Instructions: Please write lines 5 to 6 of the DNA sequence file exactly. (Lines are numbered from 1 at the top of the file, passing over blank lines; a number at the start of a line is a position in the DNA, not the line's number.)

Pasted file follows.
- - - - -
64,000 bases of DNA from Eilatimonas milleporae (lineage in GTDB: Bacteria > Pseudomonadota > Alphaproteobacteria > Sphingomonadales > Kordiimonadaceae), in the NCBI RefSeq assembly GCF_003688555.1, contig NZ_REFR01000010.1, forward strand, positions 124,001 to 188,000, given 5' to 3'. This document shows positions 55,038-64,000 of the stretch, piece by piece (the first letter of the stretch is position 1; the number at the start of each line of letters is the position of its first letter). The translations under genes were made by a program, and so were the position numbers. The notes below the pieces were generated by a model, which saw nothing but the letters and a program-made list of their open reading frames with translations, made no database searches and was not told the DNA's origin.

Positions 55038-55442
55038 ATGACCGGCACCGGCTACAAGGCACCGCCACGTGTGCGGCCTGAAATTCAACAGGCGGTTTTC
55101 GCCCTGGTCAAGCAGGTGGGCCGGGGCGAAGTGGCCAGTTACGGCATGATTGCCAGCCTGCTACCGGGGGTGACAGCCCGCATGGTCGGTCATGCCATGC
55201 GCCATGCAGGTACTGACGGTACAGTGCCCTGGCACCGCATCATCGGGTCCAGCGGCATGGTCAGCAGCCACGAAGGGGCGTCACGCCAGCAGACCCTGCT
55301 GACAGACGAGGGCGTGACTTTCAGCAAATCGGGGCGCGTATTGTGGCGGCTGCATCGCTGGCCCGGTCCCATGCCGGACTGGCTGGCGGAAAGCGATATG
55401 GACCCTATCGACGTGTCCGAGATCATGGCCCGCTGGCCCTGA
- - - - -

55201 GCCATGCAGGTACTGACGGTACAGTGCCCTGGCACCGCATCATCGGGTCCAGCGGCATGGTCAGCAGCCACGAAGGGGCGTCACGCCAGCAGACCCTGCT
55301 GACAGACGAGGGCGTGACTTTCAGCAAATCGGGGCGCGTATTGTGGCGGCTGCATCGCTGGCCCGGTCCCATGCCGGACTGGCTGGCGGAAAGCGATATG